Barbara Allen is an old children's folk song. Its earliest known mentioning of the song appears in Samuel Peype's diary. In his diary, he refers to the folk song as "the little Scotch song of Barbary Allen."
In the song, a tale is told of a man (in some versions named Sir John Graeme) is dying. This man has a great love for Barbara, which she refuses to return. When called to the man's deathbed, Barbara simply states to the man that he is dying. It is not until after his death that Barbara realizes that she loved him. She dies very soon after the man. In one version, the two are buried next to each other and a flower grows on each of their graves. The flowers, eventually, intertwine.
As for why Barbara is angry with the man, the poet never gives this information to the reader. One can simply only make assumptions.
Therefore, to offer a personal opinion, I would suggest that Barbara is tired of all the young men wishing to 'woo' her:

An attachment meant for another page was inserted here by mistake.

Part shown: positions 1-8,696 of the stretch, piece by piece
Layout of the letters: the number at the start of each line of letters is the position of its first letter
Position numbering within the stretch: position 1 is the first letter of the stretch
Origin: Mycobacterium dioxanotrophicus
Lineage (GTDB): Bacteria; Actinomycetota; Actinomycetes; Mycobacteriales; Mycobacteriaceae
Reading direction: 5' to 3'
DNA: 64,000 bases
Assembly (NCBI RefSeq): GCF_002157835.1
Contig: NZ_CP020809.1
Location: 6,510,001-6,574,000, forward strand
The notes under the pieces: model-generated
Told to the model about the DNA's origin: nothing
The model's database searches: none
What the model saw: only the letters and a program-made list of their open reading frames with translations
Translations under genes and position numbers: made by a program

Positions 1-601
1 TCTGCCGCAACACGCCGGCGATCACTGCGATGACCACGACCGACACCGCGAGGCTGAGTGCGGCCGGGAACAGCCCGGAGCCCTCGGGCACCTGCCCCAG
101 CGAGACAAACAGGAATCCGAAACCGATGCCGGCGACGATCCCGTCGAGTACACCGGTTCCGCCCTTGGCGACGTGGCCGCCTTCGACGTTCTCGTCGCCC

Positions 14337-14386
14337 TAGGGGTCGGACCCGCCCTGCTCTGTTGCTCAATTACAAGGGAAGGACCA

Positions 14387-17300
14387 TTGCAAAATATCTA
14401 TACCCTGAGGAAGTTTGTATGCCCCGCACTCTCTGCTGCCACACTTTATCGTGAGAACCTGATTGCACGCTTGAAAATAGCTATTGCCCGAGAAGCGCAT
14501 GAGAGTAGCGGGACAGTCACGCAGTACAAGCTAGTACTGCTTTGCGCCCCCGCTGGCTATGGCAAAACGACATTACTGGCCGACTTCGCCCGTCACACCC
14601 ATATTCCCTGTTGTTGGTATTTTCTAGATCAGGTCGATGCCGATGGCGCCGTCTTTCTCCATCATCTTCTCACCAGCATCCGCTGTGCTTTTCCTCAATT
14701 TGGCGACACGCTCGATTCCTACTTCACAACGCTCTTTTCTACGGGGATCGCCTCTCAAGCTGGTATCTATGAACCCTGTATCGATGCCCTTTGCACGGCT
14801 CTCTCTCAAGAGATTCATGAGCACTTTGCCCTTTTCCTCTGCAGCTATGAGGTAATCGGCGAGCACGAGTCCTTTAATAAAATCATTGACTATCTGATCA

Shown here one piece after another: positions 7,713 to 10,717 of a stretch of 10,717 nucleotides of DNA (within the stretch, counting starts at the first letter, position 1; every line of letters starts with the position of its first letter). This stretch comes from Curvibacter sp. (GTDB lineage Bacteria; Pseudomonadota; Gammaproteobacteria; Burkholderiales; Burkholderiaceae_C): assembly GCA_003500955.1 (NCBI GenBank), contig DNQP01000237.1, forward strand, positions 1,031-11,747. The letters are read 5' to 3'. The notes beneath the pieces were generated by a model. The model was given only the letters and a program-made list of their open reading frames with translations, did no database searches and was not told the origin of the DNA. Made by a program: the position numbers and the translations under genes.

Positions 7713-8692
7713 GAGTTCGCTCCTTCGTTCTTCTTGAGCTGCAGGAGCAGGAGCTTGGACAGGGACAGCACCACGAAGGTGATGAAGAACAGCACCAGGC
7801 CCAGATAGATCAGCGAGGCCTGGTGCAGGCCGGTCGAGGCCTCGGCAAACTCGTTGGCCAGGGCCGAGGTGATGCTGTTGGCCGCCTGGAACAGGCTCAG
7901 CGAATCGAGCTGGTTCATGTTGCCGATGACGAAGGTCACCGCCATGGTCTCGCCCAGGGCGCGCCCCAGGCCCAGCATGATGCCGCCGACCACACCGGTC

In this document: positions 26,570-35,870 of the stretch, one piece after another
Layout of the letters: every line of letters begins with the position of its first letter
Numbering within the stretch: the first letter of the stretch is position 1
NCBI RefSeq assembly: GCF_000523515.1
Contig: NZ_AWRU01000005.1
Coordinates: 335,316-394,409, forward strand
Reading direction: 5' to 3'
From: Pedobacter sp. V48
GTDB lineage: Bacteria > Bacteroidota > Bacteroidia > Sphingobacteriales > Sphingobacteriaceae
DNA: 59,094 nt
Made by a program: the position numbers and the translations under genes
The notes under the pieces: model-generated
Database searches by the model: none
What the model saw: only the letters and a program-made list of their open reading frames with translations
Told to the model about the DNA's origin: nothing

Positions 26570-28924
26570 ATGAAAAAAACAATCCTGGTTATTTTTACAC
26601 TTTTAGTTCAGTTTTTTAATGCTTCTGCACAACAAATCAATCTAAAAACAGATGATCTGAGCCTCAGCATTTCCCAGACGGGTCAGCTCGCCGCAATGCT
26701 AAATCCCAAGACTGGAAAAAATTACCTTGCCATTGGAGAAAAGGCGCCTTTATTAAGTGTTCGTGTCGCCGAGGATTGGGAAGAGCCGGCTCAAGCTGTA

In Scarlet Town, where I was born,
There was a fair maid dwellin'
Made every youth cry well-a-day
Her name was Barbara Allen.
Driven away by the many prospects, Barbara may have simply decided to forget any love at all. It is not until the death of the man that she comes to realize that she made a serious mistake.
Barbara caught Sir John flirting with other women, and she would not put up with it. When she saw him again, she realized that he really did love her alone, and she knew she acted too hastily out of jealousy.